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Chapter 11 Labor Markets Key Concepts Summary Practice Quiz Internet Exercises ©2002 South-Western College Publishing

In a perfectly competitive market, what determines the level of wages?
The intersection of the demand for labor and the supply of labor

Market Supply and Demand
Wages D Quantity of Labor

What does the demand curve for labor show?
The different quantities of labor employers are willing to hire at different wage rates in a given time period, ceteris paribus

Production Function Total Output 1 2 3 4 5 6
60 Production Function 50 40 Total Output 30 Total Output 20 10 Quantity of Labor 1 2 3 4 5 6

What is marginal revenue product?
The increase in total revenue to a firm resulting from hiring an additional unit of labor or other variable resource

Marginal Product Curve Law of Diminishing Returns
12 10 8 Marginal Product 6 Law of Diminishing Returns 4 2 Quantity of Labor 1 2 3 4 5 6

What is the demand curve for labor equal to?
It is equal to the marginal revenue product of labor

Q MRP = demand Demand Curve for Labor 1 2 3 4 5 \$350 \$280 \$210 \$140
\$70 Q 1 2 3 4 5

Increase in Quantity of labor an employer will hire
Decrease in Wage Rate

How do we measure MRP in perfect competition?
A perfectly competitive firm’s marginal revenue product is equal to the marginal product of its labor times the price of its product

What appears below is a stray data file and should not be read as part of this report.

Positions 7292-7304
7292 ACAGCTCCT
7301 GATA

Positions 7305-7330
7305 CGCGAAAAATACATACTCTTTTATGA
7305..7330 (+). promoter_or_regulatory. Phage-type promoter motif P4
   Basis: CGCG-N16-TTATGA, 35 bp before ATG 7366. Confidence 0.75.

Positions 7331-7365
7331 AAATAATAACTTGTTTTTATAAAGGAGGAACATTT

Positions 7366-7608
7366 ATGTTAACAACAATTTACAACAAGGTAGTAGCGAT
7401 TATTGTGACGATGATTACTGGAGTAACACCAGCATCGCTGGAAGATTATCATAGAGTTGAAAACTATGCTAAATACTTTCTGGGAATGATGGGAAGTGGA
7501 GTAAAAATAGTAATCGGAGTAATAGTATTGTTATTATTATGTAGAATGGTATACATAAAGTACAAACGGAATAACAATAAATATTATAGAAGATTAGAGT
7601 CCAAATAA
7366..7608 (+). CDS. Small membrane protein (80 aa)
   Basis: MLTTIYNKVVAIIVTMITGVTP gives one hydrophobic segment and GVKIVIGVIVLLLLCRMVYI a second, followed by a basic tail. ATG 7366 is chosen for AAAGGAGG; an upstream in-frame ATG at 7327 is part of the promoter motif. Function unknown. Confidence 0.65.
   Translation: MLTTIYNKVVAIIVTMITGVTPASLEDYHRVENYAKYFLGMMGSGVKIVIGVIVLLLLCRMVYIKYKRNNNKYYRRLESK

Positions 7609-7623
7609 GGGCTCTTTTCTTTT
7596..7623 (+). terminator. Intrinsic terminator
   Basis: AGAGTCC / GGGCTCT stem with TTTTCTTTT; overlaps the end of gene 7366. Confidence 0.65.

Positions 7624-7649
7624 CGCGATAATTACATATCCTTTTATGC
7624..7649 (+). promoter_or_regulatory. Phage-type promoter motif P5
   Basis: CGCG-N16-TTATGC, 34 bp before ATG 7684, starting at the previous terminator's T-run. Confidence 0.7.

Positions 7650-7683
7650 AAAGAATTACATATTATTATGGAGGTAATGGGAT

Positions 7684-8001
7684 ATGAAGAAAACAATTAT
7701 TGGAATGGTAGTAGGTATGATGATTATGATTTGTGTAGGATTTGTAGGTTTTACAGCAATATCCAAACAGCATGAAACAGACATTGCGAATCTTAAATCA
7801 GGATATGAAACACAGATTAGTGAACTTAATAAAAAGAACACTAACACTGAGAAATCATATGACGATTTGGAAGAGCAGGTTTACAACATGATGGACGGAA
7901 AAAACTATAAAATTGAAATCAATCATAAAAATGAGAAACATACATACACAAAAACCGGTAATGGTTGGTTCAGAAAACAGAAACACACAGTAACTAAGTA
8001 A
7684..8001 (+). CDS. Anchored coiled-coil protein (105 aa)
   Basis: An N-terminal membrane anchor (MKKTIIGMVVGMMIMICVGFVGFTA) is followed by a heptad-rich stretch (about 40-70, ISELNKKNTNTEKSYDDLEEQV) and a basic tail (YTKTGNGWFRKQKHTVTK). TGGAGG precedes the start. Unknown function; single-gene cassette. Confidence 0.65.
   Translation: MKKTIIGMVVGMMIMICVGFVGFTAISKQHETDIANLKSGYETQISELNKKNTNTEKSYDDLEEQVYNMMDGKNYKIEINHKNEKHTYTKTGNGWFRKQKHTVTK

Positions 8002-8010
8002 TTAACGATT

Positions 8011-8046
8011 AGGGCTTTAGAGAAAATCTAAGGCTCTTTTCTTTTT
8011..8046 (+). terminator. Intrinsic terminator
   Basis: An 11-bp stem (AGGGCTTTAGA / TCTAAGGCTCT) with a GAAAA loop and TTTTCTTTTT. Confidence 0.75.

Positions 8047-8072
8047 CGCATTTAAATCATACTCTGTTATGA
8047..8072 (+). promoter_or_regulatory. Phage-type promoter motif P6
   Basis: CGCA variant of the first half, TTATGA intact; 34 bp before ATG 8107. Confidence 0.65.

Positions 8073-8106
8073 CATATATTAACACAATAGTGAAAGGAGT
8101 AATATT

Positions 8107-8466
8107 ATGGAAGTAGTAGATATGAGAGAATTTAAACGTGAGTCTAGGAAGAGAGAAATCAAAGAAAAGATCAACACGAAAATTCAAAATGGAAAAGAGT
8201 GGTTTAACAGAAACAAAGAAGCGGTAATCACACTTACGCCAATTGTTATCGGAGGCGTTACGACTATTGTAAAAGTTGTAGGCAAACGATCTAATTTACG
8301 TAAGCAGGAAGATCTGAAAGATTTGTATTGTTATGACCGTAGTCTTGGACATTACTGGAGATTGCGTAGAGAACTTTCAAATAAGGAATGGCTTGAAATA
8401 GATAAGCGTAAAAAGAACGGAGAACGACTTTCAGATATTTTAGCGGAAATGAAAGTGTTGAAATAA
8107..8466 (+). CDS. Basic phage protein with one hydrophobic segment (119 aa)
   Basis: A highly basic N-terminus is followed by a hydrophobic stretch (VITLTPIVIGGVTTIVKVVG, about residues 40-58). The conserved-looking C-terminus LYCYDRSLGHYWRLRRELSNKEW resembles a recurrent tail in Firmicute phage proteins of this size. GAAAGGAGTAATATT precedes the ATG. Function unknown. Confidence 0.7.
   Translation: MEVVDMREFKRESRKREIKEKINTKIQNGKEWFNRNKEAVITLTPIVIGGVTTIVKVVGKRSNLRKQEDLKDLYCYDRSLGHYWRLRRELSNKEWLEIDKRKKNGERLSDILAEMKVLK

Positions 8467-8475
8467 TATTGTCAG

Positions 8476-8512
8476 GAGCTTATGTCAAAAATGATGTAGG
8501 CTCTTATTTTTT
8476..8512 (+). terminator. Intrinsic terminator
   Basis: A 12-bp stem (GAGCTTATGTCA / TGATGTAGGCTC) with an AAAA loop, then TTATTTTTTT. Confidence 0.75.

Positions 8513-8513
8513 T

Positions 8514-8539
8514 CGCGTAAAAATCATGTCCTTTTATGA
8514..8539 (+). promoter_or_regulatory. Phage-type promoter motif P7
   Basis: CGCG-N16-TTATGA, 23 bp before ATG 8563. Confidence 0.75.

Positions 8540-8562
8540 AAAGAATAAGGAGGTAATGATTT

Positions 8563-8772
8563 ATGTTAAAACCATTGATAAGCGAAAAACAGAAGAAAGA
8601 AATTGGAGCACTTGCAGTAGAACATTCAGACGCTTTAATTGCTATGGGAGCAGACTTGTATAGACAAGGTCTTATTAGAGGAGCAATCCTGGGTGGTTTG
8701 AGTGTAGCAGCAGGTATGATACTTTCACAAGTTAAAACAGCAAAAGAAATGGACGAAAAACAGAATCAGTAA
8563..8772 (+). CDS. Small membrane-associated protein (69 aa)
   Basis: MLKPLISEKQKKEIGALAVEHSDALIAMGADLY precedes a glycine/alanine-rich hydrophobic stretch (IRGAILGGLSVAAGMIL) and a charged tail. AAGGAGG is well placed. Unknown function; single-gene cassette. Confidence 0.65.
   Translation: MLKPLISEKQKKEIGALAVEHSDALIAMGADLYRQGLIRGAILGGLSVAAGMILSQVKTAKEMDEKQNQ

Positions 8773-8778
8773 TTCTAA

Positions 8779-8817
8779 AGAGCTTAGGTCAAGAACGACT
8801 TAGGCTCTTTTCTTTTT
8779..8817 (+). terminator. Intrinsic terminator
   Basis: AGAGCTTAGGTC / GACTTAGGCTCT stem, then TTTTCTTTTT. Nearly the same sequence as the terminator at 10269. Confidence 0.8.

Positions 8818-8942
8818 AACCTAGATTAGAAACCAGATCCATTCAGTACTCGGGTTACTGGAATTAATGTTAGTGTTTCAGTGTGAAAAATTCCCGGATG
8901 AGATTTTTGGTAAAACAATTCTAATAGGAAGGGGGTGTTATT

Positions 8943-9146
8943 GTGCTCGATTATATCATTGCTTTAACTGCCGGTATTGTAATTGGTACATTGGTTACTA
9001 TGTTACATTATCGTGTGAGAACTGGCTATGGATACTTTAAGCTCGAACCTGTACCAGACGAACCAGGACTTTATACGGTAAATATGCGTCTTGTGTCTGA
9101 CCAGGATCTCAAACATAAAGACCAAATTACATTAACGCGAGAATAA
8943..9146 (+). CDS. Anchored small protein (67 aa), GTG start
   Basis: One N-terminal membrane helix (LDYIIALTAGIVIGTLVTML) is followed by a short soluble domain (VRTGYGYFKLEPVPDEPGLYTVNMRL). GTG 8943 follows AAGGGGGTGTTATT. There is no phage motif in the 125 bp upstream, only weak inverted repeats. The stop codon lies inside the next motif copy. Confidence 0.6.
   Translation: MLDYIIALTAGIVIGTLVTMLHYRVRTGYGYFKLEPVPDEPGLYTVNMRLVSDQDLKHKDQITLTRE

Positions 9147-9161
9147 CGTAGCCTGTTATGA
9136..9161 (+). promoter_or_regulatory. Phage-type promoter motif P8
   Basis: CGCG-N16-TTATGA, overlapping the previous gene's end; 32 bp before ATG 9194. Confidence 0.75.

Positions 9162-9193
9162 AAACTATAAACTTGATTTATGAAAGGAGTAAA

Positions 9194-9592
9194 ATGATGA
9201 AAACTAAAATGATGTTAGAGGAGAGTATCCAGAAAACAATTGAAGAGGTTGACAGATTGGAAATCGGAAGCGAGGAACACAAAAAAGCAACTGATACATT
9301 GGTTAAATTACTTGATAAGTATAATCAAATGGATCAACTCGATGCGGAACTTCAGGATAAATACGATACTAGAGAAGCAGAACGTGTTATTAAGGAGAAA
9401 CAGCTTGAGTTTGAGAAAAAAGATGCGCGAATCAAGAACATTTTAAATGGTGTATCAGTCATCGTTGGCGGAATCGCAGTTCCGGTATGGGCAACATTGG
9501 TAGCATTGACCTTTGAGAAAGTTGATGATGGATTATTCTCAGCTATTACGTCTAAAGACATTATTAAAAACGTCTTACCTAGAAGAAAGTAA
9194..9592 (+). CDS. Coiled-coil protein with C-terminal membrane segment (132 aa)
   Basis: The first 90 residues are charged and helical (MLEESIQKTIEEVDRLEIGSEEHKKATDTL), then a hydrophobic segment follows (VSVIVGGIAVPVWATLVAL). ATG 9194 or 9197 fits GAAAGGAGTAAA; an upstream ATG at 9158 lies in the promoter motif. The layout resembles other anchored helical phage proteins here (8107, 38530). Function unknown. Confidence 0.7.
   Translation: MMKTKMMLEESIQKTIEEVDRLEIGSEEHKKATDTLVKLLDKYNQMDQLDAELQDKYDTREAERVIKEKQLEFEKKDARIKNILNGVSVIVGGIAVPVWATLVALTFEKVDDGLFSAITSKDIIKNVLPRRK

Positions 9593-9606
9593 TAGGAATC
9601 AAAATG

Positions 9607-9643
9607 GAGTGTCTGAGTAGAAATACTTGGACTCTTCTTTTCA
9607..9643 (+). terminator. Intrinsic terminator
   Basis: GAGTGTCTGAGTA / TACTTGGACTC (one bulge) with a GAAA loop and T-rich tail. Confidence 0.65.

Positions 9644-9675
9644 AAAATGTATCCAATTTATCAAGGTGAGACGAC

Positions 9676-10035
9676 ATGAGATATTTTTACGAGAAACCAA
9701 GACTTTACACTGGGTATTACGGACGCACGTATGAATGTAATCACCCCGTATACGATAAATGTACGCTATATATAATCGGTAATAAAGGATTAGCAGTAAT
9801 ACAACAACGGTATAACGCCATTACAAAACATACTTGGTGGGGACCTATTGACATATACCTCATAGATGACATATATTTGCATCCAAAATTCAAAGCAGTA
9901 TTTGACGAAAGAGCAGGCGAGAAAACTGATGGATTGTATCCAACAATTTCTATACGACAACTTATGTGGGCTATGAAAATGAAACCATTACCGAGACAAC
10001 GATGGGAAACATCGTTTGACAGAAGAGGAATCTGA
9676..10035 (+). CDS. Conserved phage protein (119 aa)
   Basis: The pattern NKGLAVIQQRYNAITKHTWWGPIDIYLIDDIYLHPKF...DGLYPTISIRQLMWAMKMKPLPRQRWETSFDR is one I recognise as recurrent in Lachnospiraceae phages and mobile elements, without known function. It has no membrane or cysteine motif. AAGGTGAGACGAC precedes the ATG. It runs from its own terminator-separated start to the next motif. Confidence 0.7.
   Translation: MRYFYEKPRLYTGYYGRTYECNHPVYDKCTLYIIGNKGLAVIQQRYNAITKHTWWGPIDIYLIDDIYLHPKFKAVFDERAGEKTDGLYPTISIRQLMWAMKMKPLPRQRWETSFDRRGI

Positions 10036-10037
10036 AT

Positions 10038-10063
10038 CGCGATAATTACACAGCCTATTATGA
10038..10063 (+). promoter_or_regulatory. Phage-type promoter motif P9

What is derived demand? The demand for labor and other factors of production that depends on the consumer demand for final goods and services the factors produce

What does the supply curve for labor show?
The different quantities of labor workers are willing to offer employers at different wage rates in a given time period, ceteris paribus

S \$350 Supply Curve of Labor \$280 \$210 \$140 \$70 10 20 30 40 50
Wage Rate per day \$140 \$70 Quantity of Labor 10 20 30 40 50

Increase in Quantity of labor willing to work
Wage Rate

What is human capital? The accumulation of education, training, experience, and health that enables a worker to enter an occupation and be productive

Competitive Labor Market
\$350 Competitive Labor Market \$280 S E \$210 Wage Rate per day \$140 D \$70 Quantity of Labor 10 20 30 40 50

Competitive Labor Market
\$350 \$280 E S \$210 Wage Rate per day \$140 D \$70 Quantity of Labor 1 2 3 4 5

Does the perfectly competitive model apply to workers in unions?
No

What are examples of unions?
Teamsters United Auto Workers National Education Assoc. American Federation of Government Employees

How do unions attempt to raise wages?
Increase demand for labor Decrease supply for labor Power

What is featherbedding?